Tens of millions of Americans suffer from sinus pain and inflammation due to obstruction of the nasal cavity. This can cause chronic congestion, fatigue, and difficulty breathing. While it’s possible to temporarily alleviate some of these symptoms with medication, in the long term, the only proven solution is for a patient to undergo nasal surgery. That could be about to change, however.
A Sunnyvale, California-based startup called Aerin Medical has developed a noninvasive device to help solve this problem, which it can reportedly do with both minimal discomfort to the patient and, just as importantly, long-lasting results.
“This device helps to reshape the nasal valve region in order to improve airflow,” Ohio State University’s Dr. Brad Otto, leader of an ongoing clinical trial, told Digital Trends. “For many people, the nasal valve is a very important region in the perception of normal, good airflow. This solves the problem of nasal obstruction for those people whose nasal valve contributes to the obstruction.”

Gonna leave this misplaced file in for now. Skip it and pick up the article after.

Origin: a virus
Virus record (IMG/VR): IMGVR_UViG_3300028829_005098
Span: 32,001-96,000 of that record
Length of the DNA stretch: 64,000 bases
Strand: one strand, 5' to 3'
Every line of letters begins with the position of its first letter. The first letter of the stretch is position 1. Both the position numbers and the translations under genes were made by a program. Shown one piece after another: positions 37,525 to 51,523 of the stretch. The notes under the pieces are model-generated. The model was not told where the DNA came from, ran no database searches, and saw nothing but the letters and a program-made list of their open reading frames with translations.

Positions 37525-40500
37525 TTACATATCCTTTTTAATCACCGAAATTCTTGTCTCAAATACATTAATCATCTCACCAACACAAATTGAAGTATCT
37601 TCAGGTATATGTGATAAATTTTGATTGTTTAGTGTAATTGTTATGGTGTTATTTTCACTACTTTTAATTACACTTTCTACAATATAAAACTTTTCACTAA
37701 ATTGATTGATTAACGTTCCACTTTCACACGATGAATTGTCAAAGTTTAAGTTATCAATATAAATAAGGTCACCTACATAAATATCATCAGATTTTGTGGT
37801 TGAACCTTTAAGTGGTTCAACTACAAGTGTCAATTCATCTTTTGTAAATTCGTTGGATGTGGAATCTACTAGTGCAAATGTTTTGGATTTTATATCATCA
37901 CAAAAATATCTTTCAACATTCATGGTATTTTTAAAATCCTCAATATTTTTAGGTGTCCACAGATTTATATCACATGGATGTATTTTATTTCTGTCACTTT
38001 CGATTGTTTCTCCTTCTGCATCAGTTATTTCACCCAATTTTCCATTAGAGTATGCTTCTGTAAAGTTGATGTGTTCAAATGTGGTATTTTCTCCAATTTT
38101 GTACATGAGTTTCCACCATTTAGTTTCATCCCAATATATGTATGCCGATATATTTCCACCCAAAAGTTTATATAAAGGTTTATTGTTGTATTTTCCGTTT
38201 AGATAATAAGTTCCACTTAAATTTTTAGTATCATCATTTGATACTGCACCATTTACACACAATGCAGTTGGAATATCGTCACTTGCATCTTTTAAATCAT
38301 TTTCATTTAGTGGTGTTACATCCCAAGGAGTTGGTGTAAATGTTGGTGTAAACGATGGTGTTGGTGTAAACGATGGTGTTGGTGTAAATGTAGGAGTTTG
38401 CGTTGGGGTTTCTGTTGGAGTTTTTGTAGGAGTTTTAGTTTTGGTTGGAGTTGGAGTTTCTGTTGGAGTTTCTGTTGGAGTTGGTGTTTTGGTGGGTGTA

The Vivaer Nasal Airway Remodeling device works by applying radio frequency energy to cartilage in the patient’s nose. Before the procedure is performed, computed tomography (CT) scans are taken to reveal exactly how the airflow through the nasal cavity is being affected by the blockage. The wand-like nasal airway remodeling device then targets energy toward the affected areas. No anesthetic is needed, and there’s no sustained recovery period, as would be the case after invasive surgery.
“We have performed the procedure on nine patients,” Otto said. “We plan to perform the procedure on a total of 15 patients for the purposes of this study. We do not have any publishable results related to the study at this time. The trial is aimed at determining the effectiveness of the procedure in improving nasal obstruction, and is also aimed at examining the effects the procedure has on nasal airflow, as determined by computational fluid dynamics.”
If you want to be among those in the clinical trial, you can get in touch to put yourself forward as a test subject. With the promise of greatly improved breathing, there’s not a whole lot for you to lose — and that includes your nose cartilage.
- How to fix a broken keyboard
- GTC 2020 roundup: Nvidia’s virtual world for robots, A.I. video calls
- The best free-to-play games for 2020
- Common iOS 13 problems and how to fix them (iOS 13.7 update)
- The 52 best shows on Amazon Prime right now